I have yet to meet anyone who has a bad word to say about primroses, those elegant and colourful little flowers that transform woodland edges and shady banks as well as making wonderful houseplants.
Mostly, they bloom in spring, but in the perfect place and given the perfect conditions, primroses, notably the most common form, Primula vulgaris, can still be throwing out pale-yellow flowers in early summer.
This evergreen British native spreads by seeds that are often dispersed by ants, and it can still be found across Britain but it seems, sadly, to becoming rarer.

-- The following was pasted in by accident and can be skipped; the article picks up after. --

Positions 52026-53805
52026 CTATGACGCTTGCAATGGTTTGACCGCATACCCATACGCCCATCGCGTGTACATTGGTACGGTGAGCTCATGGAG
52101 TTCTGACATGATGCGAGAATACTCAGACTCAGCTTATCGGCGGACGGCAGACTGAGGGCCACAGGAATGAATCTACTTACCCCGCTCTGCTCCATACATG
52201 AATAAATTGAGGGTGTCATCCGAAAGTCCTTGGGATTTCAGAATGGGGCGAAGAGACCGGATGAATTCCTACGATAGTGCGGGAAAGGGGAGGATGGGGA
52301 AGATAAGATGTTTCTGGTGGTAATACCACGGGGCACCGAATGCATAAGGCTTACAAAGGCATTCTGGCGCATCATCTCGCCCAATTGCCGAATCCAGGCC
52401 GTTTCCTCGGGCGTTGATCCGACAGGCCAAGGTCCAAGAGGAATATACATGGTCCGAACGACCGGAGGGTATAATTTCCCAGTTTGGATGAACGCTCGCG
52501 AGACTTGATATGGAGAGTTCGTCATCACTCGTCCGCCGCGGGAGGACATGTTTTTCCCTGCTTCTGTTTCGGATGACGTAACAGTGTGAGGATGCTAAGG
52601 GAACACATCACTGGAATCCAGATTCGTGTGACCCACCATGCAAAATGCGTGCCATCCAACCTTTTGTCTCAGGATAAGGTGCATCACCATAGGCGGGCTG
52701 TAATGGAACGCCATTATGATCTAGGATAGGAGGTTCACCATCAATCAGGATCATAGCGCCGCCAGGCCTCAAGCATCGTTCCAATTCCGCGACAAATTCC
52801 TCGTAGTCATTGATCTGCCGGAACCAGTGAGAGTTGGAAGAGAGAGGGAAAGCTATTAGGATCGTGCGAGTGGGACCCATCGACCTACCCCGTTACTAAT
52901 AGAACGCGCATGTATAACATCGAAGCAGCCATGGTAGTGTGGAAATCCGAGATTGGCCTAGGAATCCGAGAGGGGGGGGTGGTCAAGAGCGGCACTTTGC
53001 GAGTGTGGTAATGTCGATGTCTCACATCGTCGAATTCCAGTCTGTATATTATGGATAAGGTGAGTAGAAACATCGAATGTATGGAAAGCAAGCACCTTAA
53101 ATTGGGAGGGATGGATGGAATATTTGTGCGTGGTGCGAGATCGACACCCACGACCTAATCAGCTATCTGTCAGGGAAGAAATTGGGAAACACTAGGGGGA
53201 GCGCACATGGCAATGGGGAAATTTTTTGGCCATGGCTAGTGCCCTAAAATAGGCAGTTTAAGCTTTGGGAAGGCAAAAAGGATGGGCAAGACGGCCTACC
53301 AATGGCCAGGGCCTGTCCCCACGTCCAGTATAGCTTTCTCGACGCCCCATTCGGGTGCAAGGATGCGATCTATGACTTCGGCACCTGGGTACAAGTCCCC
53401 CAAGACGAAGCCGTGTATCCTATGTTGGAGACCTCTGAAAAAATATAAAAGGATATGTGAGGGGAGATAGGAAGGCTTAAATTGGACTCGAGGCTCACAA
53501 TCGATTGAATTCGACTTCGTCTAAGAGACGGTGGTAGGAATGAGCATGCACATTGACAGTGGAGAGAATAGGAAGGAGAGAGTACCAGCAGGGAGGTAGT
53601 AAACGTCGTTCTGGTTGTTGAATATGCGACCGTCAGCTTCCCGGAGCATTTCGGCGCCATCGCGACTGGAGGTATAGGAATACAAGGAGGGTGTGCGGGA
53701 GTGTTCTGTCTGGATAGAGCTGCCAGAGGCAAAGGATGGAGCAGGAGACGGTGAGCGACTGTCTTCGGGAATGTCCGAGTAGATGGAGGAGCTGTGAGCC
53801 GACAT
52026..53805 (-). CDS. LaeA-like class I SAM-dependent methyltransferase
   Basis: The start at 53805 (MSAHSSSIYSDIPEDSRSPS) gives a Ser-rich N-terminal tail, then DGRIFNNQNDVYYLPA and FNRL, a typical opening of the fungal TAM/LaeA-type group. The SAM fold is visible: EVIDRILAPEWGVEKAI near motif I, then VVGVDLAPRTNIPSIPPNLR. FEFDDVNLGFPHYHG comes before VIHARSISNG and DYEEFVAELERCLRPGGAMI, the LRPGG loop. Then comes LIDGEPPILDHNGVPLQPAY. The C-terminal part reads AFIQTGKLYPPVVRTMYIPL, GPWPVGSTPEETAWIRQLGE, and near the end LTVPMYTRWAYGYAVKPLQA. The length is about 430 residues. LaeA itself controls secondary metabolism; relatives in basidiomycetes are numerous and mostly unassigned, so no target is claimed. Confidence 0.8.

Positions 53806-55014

But the apparent decline of the wild variety hasn’t deterred many people from growing other varieties in their own gardens where many a cool and semi-shaded spot can provide the ideal home for one of Britain’s most treasured flowers.
They need moist, well-drained, friable soil – most gardeners will lose plants because of drought, so it is important to add plenty of organic matter and leaf litter when planting and to mulch yearly.
Nursery-produced plants are often grown under cover in peaty compost so they are more difficult to grow in the garden. If you do plant them out, keep them watered during their first growing season.